Talking at the Spikes Asia 2012 in Singapore on Sunday, Eric Lee, general manager, JWT Shanghai and Sierna Liu, CEO, Filmworks China, entertainment marketing, said although it is a popular feature in marketing strategies, branded content is not easy.
As well as jostling with the myriad of other brands in the space, marketers will also have to communicate well with filmmakers if they are to manage the polarised views on how brands should be integrated in films.
“Filmmakers will fight to their teeth to protect the integrity of their films but clients don’t mind if the movie is all about their product,”said Lui. “We need communication to help them see things from each other’s point of view.”
The duo shared their top tips on how to create winning branded content and navigate the complex environment.
Create your own thing
In order to stand out from the crowd, brands must aim to create something unique. She pointed to a recent product placement by Chinese milk brand Shu Hua mlk in the Transformer 3: Dark of the Moon movie, which saw an actor slurping on the product and delivering the comedy line, "Let me finish my Shu Hua Milk first”. The line became an overnight sensation and was quickly adopted by Chinese consumers.
Extend and leverage on the properties
Great product placement opportunities are rare, so brands must be open to other options if they can’t source content that is a natural fit. Liu said one example is to leverage movie properties in other ways, pointing to the “Don’t let a phone ruin your movie” campaign by telco Orange. The spoof trailer, which runs in cinemas, was shot on the movie set, included lead actor Jack Black and gave a nod to the story line. “You use everything organically and make a great commercial,” she said. “It feels so real it is almost part of the film.”
Redefine the timeline
The duo said it takes around 18 months to organise a product placement opportunity in a major blockbuster and it requires constant communication between brands and studios. As such, Liu said many brands, including Heineken, hire specialist product placement agencies that have conversations with the studios on a daily basis. “The advantage is it gives a really quick turnaround time and as a result they [Heineken] get placed in top films each year, probably around 30 films annually,” she said.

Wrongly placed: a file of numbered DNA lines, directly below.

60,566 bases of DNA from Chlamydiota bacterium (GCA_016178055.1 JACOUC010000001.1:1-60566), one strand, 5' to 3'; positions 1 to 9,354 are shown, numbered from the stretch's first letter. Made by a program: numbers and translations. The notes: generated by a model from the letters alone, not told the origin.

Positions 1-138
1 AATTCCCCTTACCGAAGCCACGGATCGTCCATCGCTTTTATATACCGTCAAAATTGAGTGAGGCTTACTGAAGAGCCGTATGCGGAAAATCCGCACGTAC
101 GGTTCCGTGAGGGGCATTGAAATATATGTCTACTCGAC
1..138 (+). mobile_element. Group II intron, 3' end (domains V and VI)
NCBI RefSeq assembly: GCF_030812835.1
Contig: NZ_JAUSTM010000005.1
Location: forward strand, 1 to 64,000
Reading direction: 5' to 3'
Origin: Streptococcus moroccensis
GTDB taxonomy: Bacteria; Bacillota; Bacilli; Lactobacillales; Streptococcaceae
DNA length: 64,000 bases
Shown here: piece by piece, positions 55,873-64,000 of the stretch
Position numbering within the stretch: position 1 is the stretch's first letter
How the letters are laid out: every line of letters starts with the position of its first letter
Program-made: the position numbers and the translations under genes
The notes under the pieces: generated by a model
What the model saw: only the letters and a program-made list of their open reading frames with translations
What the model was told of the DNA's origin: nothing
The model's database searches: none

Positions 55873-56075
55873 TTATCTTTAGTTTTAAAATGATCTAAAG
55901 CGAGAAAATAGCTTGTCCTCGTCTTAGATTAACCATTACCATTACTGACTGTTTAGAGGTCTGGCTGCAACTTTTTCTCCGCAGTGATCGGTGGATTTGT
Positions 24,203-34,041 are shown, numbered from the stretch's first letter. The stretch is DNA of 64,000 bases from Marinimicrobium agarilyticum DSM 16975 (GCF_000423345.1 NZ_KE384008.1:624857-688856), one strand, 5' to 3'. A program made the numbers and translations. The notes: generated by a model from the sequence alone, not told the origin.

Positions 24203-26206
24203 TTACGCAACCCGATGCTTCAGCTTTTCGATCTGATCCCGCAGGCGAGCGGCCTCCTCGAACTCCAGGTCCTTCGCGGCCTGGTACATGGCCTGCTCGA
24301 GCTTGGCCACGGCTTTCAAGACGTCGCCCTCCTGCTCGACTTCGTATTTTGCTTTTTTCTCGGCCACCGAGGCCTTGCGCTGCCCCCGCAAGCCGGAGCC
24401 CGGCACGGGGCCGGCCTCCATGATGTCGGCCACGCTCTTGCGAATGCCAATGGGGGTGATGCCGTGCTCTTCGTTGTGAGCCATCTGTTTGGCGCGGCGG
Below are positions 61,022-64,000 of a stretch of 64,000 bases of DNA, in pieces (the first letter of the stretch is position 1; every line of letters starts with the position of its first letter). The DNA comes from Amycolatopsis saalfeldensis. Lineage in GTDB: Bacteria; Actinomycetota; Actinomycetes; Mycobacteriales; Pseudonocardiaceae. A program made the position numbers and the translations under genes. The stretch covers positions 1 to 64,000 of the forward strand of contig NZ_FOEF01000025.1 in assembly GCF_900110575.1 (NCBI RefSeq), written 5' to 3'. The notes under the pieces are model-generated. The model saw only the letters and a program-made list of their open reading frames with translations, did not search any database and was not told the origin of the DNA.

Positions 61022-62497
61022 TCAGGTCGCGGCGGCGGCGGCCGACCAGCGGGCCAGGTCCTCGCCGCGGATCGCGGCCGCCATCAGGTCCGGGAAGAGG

If brands can’t find relevant existing content they must consider working with media property owners to develop unique content instead, said Lee. He points to the example of a partnership between Rolex and the BBC to create documentary series “The Deepest Dive”. “Media property owners can attract a consumer audience to watch and it is in line exactly with your brand idea.”
Create and curate
Brands must create but they must also act as curators, said Lee. Linking with other brands with different characteristics may result in a more interesting outcome. He points to an example by the link between BandAid and fashion designer Cynthia Rowley to create a “Hurt Couture” campaign, including customised BandAids and the “Glambulance” to rescue fashion emergencies. In a few days the campaign received 80 million media impressions, equivalent to running more than four weeks of TV advertising.
Add value to user generated content
Consumers post reams of content online everyday. But brands must not simply regurgitate it but instead add to it. One example is the “Happy Ribbon” campaign by Uniqlo, which printed consumer comments from Facebook on a ribbon to use at a store opening. “When users generate comment online it’s not just there to share with people, you can make something with it and make it more meaningful in the real world,” said Lee.
Re-engineer the process
Branded content requires a different approach to traditional advertising. The day we launch campaigns we need to keep telling different messages within the same story and continuously bring in new content for continuous consumer dialogue. It also doesn’t have to be 100 per cent perfect, said Lee. “With this new process hopefully we can get a much more interesting campaign,” he said.
Generate long-term effect
The ultimate aim should be to create a long-term platform that does not always rely on outside properties. Clients and agencies should eventually create properties for themselves. “We should treat ourselves as a media property and we can generate our own content,” said Lee.
This article first appeared on Campaign Asia-Pacific